ZERO SUM SENTENCING
The true limiting factor in determining how many people are in jail is the amount of space available in the jails which, in turn, is limited by the amount of money folks are willing to dedicate to prison construction and maintenance. In practice, if the jury had let this guy off the hook the space he occupied just would’ve been taken up by harsher sentences for several people convicted of lesser crimes like robbery and assault. In crime-reduction terms, the net effect of convicting any particular person — even if he’s guilty — is likely to be zero. Prosecutors would’ve just pushed for tougher sentences in plea bargain negotiations with other offenders, since they would’ve had more beds to fill.
Have there been any studies on the extent to which available jail space factors into prosecution decision-making? I can’t imagine that the correlation is especially high, particularly in cases where the prosecuting attorney is at a different level of jurisdiction than the incarceration facility. Why would, say, a local D.A. care how much room is available in a state penitentiary? For that matter, would have even know? I would think that prosecutors would be inclined to push for the maximum sentence they think they can get in every instance.
Matt also wonders what goes through the minds of juries that convict based on apparently flimsy evidence:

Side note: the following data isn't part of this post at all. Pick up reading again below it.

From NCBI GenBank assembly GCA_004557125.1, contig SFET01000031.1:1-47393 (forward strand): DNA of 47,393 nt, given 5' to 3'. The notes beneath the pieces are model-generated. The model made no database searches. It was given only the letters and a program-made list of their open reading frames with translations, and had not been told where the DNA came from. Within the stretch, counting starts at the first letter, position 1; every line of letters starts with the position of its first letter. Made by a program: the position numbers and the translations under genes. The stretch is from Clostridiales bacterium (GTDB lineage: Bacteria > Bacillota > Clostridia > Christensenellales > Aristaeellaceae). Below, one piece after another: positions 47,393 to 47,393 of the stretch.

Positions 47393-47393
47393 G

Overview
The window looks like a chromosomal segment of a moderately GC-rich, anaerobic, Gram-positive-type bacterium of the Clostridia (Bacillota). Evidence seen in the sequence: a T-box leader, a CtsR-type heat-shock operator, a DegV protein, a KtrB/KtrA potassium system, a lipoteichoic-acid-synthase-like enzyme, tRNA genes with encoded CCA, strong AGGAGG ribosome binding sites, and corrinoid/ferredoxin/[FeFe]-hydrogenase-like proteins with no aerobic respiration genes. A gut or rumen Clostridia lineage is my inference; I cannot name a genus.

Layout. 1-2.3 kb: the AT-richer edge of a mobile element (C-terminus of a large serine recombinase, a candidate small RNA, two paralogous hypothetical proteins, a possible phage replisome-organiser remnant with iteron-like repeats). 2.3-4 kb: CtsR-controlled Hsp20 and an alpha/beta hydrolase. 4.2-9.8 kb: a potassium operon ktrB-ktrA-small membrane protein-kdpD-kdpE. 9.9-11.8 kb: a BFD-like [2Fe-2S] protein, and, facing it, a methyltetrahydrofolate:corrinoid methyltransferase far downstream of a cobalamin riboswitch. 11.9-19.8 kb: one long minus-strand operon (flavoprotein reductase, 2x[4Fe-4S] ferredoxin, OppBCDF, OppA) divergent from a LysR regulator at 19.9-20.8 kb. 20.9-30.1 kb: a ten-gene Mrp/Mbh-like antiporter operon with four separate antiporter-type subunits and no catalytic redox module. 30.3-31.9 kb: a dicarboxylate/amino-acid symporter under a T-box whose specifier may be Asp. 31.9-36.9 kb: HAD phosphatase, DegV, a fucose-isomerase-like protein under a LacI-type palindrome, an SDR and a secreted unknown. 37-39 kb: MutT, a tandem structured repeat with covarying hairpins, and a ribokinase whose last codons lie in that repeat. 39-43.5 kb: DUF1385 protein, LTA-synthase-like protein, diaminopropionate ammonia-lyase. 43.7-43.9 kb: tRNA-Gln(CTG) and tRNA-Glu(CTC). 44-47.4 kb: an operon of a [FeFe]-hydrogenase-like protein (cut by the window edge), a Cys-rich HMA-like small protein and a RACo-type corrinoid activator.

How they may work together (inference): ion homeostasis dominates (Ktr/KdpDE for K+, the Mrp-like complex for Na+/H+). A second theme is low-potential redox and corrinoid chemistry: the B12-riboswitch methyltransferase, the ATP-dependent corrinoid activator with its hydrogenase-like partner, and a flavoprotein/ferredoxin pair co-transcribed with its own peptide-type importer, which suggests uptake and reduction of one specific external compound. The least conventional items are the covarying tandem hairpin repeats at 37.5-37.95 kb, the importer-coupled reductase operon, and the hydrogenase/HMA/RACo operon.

The evidence here isn’t so strong and I do have some doubts that the guy is guilty. But I think he’s probably guilty since I basically trust prosecutors and the police. Moreover, he’s accused of a really awful crime and crime is really awful. We can’t take the risk of letting these people out on the streets or else a bad crime situation in this country will get even worse. So let’s convict, but no death penalty.
This strikes me as quite plausible. I have sat in on a handful of trials, and the type of reasoning Matt suggests was a large thrust of the DA’s closing argument to the jury: “We have a huge problem with drugs/rape/etc. and this guy is charged with that. Drugs/rape/etc. are very, very bad. You must send a message that this community won’t tolerate drugs/rape, etc. If you don’t convict this man, you’re condoning drugs/rape, etc.” That said, in the few trials I’ve watched where I would have voted to acquit, the jury did.